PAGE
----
flexi working time

hello all

my first post

my wife has recently been told she has MS, i work 5 over 7 days i am looking at applying for flexi working time to spend a bit more time with her at weekends as she works mon to fri part time and cares for her parents unofficial in the mornings

MS has not yet been unkind to us and my wife is 99% fit, fatigue and numb finger tips is all she suffers but who knows when we will get dealt a bad hand

my question is has anyone any experience of applying for flexi working time on the statement i want more quality time with her at weekends before (god forbid) i have to become a full time carer and give up work completely

thanks folks in advance for your help xx

This is such a common problem - the impossible business of weighing up the conflicting aims of financial security and making the most of the best years.

Please don’t assume the worst, by the way. When I was diagnosed, 16+ years ago, the neurologist said to me ‘Don’t go home and get the doors widened yet.’ That was good advice then and it still is. After some years at full-time, I did reduce my hours from full to part time before I was finally retired on ill-health grounds. Mr Alison100 continued to work f/t on the basis that there are still bills to be paid and someone has to earn a living, particularly if the other one’s long-term employment prospects are dicey or worse. But of course we have had many of the discussions that are currently going on around your breakfast table. Much more recently, he has negotiated a permanent reduction in hours for the reasons you described - he is lucky enough to work for an employer who takes the flexible working thing seriously and agreed to that. I hope that you find your lot sympathetic too, if you ever do want to go down that route. But it was a lot of years down the line before we felt that this was feasible for us from a financial point of view. In the end, it comes down to what is practical, doesn’t it?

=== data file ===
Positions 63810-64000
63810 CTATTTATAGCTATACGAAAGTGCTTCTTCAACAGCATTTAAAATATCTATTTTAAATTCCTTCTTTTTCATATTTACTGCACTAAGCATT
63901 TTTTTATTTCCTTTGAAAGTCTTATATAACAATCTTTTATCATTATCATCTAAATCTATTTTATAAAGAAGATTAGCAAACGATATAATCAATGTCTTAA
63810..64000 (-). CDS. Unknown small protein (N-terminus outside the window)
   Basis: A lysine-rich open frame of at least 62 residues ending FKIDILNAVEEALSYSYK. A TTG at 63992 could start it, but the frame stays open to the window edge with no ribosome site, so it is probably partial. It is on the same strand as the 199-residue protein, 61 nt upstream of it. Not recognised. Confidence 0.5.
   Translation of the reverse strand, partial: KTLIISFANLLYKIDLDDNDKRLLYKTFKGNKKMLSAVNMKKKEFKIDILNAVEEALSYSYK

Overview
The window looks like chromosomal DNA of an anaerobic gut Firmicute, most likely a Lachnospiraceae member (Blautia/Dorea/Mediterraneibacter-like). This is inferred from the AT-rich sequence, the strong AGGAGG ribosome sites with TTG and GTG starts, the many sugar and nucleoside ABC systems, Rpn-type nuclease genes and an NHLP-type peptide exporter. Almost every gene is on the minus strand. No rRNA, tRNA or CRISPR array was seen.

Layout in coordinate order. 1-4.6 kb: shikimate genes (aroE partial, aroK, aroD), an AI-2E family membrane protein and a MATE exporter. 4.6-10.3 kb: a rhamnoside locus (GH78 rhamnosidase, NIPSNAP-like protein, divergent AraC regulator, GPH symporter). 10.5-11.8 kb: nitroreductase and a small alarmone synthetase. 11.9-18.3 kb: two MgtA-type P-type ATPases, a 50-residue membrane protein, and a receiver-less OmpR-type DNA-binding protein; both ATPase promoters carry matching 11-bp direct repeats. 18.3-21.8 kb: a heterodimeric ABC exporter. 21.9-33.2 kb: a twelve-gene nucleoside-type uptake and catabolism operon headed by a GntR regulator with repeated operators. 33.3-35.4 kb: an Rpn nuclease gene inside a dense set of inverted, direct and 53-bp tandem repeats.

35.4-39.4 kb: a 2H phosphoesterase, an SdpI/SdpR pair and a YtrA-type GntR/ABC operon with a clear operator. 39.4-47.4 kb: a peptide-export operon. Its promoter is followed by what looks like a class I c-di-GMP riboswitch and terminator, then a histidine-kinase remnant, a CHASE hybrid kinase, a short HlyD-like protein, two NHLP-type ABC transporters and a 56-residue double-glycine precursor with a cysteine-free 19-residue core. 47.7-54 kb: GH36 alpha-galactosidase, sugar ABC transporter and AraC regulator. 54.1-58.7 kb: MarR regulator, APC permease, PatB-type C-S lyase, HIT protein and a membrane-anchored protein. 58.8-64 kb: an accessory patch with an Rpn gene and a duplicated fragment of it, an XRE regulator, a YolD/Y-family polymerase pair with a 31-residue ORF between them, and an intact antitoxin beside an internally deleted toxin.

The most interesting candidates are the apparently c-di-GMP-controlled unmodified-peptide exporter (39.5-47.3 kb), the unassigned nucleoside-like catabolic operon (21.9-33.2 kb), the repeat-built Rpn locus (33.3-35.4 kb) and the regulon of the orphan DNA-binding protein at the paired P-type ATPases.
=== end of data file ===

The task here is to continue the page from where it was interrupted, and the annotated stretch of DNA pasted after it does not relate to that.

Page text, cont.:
One other thing - is it worth thinking about this from the perspective of freeing up time on your wife’s side of things rather than yours? Finding some other way of resourcing care for ailing parents, for instance? To put it bluntly, if she were to fall into MS (or any other sort of) trouble, even for a little while, you would need a Plan B on that front anyway (and fast), so that would be worth thinking about.

Good luck.


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